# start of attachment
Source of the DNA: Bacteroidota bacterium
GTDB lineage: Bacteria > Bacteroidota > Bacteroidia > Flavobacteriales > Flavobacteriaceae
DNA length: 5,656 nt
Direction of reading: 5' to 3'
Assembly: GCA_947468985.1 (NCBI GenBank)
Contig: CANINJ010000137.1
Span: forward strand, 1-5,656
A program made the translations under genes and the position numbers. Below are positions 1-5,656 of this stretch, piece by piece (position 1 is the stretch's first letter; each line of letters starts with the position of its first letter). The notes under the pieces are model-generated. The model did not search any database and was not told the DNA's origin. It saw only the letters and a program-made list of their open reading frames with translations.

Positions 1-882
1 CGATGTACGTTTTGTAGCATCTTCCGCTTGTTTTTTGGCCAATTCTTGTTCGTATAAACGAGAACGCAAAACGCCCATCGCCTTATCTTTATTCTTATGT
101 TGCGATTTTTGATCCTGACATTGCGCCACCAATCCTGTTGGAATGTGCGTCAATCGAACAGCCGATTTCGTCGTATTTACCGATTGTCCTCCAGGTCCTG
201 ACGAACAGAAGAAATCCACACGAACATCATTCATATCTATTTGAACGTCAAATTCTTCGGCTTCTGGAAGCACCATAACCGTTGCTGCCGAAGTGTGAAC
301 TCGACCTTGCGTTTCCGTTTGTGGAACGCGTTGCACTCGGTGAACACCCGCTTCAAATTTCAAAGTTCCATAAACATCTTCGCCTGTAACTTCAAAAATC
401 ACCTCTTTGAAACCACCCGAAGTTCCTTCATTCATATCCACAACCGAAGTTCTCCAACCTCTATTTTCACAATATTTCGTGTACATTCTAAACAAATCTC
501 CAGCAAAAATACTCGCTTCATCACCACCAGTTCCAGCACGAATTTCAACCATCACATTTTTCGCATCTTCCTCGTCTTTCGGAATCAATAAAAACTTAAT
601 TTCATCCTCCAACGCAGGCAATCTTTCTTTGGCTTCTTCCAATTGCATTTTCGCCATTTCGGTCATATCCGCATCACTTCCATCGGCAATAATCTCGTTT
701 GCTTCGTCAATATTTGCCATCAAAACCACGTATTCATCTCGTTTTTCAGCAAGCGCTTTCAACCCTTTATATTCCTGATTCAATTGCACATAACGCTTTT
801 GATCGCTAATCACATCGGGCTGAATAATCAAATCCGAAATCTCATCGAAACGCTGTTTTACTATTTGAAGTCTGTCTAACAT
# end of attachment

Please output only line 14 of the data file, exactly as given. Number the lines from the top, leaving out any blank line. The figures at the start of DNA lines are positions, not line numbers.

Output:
401 ACCTCTTTGAAACCACCCGAAGTTCCTTCATTCATATCCACAACCGAAGTTCTCCAACCTCTATTTTCACAATATTTCGTGTACATTCTAAACAAATCTC